• By this year, in less than 4 years the net worth of Steinway & Sons has increased fifteen times from $24,000 to over $360,000, and the annual output of pianos has risen almost 700%. Steinways have accomplished this with neither outside investors, nor having borrowed a single dollar from a bank.
  • William Steinway not only forgives his 70-year-old former employer William Nunns’ $300 debt, but for the next ten years will send to William Nunns monthly remittance.
  • Having previously worked as a keymaker, twenty-year-old Albert Steinway switches his focus to casemaking.
  • Henry Steinway, Jr. writes in a letter to his brother C.F. Theodor: “We should ship one of our grands to Liszt in Weimar in order to show him that we are not as musically backwards over here as is commonly assumed in Europe […] I am convinced that such an instrument would not fail to make an impression, and that whatever is written about it would have to be incredibly useful for us and for you. In any case, it could help to make our name world-famous.”  (The piano donation to Liszt, suggested by Henry Steinway, Jr., will happen only 16 years later – see the corresponding 1876 entry.)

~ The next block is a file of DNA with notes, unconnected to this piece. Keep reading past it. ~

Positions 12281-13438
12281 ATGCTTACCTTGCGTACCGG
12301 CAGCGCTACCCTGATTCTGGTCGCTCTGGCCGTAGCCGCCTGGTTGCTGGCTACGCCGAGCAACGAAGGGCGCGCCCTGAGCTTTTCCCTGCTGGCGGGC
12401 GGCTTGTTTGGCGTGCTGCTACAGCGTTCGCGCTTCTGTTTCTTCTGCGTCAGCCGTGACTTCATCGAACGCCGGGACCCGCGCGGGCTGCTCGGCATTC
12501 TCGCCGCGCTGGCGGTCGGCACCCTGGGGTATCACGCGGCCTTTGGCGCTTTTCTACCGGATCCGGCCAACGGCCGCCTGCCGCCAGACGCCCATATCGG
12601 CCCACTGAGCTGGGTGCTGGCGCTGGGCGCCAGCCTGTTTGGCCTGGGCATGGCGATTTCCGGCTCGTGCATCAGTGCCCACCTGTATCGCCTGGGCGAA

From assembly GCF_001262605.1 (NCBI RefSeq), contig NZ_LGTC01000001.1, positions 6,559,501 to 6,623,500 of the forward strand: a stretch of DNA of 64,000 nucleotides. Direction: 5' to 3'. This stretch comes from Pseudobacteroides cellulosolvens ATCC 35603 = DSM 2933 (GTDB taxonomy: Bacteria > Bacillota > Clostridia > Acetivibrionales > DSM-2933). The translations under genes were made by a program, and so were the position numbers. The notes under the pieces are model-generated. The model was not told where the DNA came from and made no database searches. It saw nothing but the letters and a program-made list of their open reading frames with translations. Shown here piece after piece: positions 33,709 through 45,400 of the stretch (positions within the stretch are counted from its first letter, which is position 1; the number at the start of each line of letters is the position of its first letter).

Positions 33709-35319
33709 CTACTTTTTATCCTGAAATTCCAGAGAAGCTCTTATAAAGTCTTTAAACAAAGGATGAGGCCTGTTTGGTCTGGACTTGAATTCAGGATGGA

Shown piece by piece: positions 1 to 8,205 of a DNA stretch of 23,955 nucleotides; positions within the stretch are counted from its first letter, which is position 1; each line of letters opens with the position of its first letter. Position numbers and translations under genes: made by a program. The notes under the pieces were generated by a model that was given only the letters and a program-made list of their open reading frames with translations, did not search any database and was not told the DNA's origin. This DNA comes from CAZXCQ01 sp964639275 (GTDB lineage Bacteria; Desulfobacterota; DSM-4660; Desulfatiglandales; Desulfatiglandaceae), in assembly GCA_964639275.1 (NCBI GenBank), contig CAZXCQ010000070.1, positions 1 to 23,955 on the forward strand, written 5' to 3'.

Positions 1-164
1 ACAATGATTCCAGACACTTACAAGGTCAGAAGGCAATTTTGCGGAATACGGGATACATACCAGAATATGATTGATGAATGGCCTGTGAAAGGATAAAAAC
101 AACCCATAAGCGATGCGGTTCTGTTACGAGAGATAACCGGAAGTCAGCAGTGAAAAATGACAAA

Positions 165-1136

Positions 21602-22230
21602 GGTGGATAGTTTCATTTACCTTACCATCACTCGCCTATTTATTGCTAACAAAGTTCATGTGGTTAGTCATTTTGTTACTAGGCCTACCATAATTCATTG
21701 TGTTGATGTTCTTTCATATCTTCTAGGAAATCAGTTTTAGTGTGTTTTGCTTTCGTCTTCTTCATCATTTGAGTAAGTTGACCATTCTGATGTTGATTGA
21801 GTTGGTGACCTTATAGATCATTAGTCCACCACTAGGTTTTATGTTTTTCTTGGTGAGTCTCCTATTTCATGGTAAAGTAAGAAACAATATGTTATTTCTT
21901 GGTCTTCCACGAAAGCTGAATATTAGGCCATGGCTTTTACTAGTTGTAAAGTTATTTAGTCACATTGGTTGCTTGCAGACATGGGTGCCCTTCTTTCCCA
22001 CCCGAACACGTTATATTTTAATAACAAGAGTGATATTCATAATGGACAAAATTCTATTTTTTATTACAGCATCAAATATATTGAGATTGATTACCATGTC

• The cheapest Steinway & Sons square piano sells at Walker Street showroom for $275; the richest style square piano, marketed as “Square Grand”, with a full 7-octave keyboard, three strings in each treble note, extra finish, ornate carving and a full complement of the latest technology patented by Henry Steinway, Jr., costs $650 retail, with 30% discount for agents.
  • By this year, a citywide pianomakers union consists of approximately a thousand members. The main goal of the union is to persuade the employers to match the wages to the rapidly increasing cost of living.